In what has been viewed as a test case for public health legislation globally, Judges at the World Trade Organisation (WTO) rejected arguments brought by Cuba, Indonesia, Honduras and Dominican Republic who complained that the Australian law constituted an illegal barrier to trade.

The WTO said Australia’s law contributed to improving public health by reducing use of and exposure to tobacco products, dismissing claims that alternative measures would be equally effective.

The ruling, which also rejected the complainants’ argument that Australia’s law infringed tobacco trademarks and violated intellectual property rights, is expected to be appealed.

“Tobacco plain packaging is an evidence-based measure that WHO recommends as part of a comprehensive approach to tobacco control,” WTO spokesman Tarik Jasarevic said. “A positive decision from the WTO panel is likely to accelerate global implementation.”

Some believe the WTO ruling could lead to similar packaging rules being applied to the food and alcohol markets.

Mike Ridgway, director of the CPMA has long expressed his concern over plain packaging law, a version of which was also introduced in the UK in 2016.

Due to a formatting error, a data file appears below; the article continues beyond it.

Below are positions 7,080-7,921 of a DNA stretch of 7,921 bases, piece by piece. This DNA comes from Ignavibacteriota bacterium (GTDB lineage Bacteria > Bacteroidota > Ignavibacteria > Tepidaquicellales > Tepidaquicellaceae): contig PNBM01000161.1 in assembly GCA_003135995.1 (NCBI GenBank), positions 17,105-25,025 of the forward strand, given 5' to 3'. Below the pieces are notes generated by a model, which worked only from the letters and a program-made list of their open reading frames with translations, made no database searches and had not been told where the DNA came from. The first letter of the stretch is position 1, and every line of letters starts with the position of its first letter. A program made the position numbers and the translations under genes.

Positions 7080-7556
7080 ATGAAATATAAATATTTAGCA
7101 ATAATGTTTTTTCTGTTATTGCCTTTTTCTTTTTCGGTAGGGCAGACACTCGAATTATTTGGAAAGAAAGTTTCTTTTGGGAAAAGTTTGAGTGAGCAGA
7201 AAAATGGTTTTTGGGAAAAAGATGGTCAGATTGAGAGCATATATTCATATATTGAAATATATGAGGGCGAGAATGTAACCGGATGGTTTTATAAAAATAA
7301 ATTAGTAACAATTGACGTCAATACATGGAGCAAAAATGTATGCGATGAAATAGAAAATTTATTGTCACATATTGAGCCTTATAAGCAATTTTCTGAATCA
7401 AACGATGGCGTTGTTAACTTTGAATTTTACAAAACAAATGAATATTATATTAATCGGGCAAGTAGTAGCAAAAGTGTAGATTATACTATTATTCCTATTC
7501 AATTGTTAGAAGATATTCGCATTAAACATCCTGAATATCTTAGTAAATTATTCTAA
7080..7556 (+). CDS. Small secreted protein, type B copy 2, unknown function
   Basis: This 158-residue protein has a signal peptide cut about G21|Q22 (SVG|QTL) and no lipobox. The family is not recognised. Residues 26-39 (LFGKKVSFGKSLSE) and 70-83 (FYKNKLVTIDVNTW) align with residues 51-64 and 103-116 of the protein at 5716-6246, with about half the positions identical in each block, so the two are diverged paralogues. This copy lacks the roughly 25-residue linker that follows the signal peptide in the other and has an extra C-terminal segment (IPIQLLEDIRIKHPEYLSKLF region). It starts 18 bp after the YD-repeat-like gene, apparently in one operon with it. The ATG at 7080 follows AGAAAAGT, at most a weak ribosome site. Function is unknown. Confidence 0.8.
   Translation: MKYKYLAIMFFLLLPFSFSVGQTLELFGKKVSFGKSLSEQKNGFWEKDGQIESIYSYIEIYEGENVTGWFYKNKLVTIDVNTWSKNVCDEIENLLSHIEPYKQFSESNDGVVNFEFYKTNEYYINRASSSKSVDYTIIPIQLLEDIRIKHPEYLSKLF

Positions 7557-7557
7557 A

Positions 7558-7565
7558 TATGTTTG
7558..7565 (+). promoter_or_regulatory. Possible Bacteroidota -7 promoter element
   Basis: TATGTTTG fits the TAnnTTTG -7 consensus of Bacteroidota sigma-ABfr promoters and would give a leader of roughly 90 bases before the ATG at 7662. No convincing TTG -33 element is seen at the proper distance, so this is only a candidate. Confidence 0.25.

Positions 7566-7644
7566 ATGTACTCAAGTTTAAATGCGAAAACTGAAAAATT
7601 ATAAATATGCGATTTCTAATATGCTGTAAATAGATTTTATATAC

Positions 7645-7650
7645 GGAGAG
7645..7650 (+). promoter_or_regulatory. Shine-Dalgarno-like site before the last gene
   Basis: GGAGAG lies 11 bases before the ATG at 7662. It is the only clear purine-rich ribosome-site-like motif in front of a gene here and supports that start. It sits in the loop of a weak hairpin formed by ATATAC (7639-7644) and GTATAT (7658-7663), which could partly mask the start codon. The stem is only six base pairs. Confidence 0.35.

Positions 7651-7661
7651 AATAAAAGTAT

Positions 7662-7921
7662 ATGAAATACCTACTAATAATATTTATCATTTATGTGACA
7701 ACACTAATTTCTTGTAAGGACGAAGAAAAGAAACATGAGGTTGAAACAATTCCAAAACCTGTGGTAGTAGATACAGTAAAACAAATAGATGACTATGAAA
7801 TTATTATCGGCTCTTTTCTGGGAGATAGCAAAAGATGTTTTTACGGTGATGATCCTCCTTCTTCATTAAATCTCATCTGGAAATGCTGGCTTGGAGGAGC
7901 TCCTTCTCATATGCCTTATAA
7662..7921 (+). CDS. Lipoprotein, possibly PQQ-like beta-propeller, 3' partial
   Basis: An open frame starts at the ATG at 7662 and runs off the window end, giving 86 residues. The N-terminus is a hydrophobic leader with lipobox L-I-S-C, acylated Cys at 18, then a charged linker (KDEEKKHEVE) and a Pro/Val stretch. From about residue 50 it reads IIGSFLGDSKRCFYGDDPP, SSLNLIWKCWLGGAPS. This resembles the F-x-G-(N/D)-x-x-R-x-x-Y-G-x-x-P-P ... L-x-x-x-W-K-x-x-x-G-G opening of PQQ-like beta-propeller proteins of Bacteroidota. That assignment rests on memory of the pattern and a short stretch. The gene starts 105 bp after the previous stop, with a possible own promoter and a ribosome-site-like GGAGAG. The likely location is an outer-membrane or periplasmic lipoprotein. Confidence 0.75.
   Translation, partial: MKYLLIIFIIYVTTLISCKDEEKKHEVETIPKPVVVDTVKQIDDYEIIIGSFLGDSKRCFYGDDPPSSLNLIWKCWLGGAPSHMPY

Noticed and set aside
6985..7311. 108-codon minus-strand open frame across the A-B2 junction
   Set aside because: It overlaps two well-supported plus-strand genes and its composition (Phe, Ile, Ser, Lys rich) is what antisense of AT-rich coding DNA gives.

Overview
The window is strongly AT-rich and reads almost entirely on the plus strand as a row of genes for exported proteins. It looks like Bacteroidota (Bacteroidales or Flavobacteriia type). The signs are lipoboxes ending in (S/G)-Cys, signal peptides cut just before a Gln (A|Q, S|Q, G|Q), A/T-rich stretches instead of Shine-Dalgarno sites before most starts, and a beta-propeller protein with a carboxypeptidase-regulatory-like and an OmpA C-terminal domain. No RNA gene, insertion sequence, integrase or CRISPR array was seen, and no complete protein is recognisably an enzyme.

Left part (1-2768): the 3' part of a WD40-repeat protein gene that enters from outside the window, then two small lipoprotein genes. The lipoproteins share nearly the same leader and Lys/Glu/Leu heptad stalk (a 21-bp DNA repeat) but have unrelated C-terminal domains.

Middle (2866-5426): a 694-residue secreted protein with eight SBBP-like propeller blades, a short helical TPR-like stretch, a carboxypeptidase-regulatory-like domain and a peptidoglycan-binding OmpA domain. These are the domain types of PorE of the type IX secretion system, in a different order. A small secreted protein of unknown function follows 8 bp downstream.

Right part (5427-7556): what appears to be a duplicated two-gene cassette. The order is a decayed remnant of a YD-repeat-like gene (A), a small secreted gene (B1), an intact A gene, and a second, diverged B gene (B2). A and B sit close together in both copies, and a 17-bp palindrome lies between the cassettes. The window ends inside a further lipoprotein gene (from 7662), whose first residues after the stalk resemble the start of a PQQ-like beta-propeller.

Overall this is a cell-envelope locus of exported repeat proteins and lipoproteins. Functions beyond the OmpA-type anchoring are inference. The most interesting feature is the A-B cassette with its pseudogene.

“For the packaging industry this precedent for increased regulation moving into other market sectors is of concern,” he said. “The introduction of minimum pricing for alcohol in Scotland is the start of market intervention and the ‘slippery slope’ into packaging health warnings followed by graphical warnings leading to restrictions on logos, branding in a similar way to that of tobacco. These restrictions would be a further attack on brands and a threat to the Intellectual Property rights of the brand owners.”

Honduras indicated that it was likely to appeal, saying in a statement that the ruling contained legal and factual errors and appeared not to be even-handed, objective or respectful of the complainants’ rights.

“It appears that this dispute will require the review of the Panel’s findings by the WTO Appellate Body before any final conclusions can be drawn,” it said.

Geir Ulle, international trade director, Japan Tobacco International, said the decision was a major step backwards for the protection of intellectual property rights internationally.

“It sets a dangerous precedent that could encourage governments to ban branding on other products without providing any reliable evidence of benefits to public health,” Ulle said, adding that recent data showed plain packaging was not working.

“This ruling doesn’t make the policy right or effective, nor does it make it worth copying.”

An Indonesian trade official said Indonesia would examine its options.

There is some uncertainty surrounding the expected appeal and the dispute’s final outcome not least because US President Donald Trump vetoed new WTO judicial appointments last year. Three have already left the seven judge panel and Trump blocked replacements, leaving just four judges to deal with a backlog of disputes.